Bush Cites Ongoing Success Against WMDs, Terror
By Donna Miles
American Forces Press Service
WASHINGTON, July 12, 2004 --President Bush cited Libya's agreement to stop building weapons of mass destruction as evidence that the United States and its coalition allies are making steady progress in the war on terror.
During a visit today to the Oak Ridge National Laboratory in Tennessee, Bush viewed centrifuge parts and processing equipment for uranium that eight months ago were part of Libya's secret nuclear weapons program. He called the materials "sobering evidence of a greater danger" and told workers at the lab, "Today, Libya, America and the world are better off because these components are safely in your care."
The president credited "quiet diplomacy" between the United States, Great Britain and Libya for Libya's decision to dismantle its weapons of mass destruction and long-range missile programs.
But the progress, he said, was set in motion by policy declared publicly to all the world: "The United States, Great Britain and many other nations are determined to expose the threats of terrorism and proliferation, and to oppose those threats with all our power."
Bush said Libya's decision to abandon these pursuits "is serving the interests of its own people and adding to the security of all nations."
America's resolve to oppose these threats was fixed on Sept. 11, 2001, Bush said, when the American people experienced firsthand the cruelty of terrorists and their efforts to strike the United States "to the limits of their power." Weapons of mass destruction will enable them to kill Americans "on an even greater scale," the president said.
But Americans "refuse to live in fear," Bush said, and instead "are waging a broad and unrelenting war against terror and an active campaign against proliferation."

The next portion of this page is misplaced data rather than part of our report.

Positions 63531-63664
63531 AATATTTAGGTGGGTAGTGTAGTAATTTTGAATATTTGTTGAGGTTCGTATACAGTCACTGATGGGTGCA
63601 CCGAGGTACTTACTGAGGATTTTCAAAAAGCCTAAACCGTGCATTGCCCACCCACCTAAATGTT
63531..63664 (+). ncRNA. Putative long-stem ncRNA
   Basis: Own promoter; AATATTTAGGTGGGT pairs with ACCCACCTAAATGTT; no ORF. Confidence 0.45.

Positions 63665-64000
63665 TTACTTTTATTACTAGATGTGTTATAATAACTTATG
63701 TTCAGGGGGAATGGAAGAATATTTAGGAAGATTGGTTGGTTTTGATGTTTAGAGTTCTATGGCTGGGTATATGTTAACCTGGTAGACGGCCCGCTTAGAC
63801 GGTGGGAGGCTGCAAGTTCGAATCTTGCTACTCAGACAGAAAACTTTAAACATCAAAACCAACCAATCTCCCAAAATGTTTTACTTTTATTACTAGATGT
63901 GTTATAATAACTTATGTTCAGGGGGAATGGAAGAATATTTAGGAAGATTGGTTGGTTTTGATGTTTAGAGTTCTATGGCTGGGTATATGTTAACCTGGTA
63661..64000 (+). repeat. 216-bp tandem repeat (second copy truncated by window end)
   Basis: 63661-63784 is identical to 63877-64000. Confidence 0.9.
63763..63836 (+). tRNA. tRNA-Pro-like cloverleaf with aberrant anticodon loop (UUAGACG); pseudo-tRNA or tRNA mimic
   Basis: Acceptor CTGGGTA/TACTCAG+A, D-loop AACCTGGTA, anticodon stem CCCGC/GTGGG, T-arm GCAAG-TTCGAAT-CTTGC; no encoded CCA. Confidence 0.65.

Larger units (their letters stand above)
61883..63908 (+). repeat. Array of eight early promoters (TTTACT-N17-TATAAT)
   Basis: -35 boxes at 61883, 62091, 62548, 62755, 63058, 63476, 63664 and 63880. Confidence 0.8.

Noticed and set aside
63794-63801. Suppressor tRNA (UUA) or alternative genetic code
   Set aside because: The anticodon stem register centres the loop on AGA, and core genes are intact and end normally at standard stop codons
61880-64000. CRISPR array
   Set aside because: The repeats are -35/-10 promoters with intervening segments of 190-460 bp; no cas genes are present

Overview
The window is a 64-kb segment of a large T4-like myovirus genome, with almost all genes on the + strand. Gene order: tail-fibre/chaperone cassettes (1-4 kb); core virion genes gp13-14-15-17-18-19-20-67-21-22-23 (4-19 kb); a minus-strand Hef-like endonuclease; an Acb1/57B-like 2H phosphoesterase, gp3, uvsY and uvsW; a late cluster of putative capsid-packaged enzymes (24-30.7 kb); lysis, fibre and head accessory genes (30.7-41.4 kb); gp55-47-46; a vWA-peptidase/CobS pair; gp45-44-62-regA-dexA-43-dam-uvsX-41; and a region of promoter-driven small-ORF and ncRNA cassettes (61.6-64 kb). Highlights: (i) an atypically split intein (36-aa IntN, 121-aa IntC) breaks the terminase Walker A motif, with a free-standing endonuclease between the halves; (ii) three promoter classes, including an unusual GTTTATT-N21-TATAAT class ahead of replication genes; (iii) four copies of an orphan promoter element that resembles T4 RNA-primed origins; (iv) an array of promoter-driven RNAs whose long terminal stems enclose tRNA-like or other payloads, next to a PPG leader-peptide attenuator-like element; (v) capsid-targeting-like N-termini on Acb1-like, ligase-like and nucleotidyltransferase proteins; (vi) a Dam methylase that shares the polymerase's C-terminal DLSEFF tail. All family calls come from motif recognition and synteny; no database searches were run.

America and its coalition partners are following a three-part strategy to address these threats, the president said. They are taking the fight to the enemy, isolating and confronting terrorists and outlaw regimes, and supporting the rise of democracy as an alternative to hatred and terror throughout the Middle East.
"We have followed this strategy defending the peace, protecting the peace and extending the peace for nearly three years," Bush said. "We have been focused and patient, firm and consistent, and the results are all now clear to see."
The president cited progress in countering the terrorist threat in Afghanistan, Pakistan, Saudi Arabia, Iraq and most recently, in Libya.
"Three years ago, the world was very different," he said. "Terrorists planned attacks with little fear or discovery or reckoning. Outlaw regimes supported terrorists and defied the civilized world without shame and few consequences." In addition, he said, "Weapons proliferators sent their deadly shipments and grew wealthy, encountering few obstacles to their trade."
But the world changed on Sept. 11, 2001, the president said, "and since that day, we have changed the world."
Today, he said, the coalition is leading "a steady, confident, systematic campaign" against terrorism. "There are still terrorists who plot against us, but the ranks of their leaders are thinning, and they know what fate awaits them," Bush said.
America remains a nation at risk, threatened by what the president called an enemy "that plots in secret to cause terrible harm and grief." But at the same time, he said, the United States remains a nation at war, "fighting for our security, our freedom and our way of life."
It's a war the president said "won't end in a draw," but rather, "in victory."
"Americans have a history of rising to every test, and our generation is no exception." Bush said. "We've not forgotten September the 11th, 2001. We will not allow our enemies to forget it, either."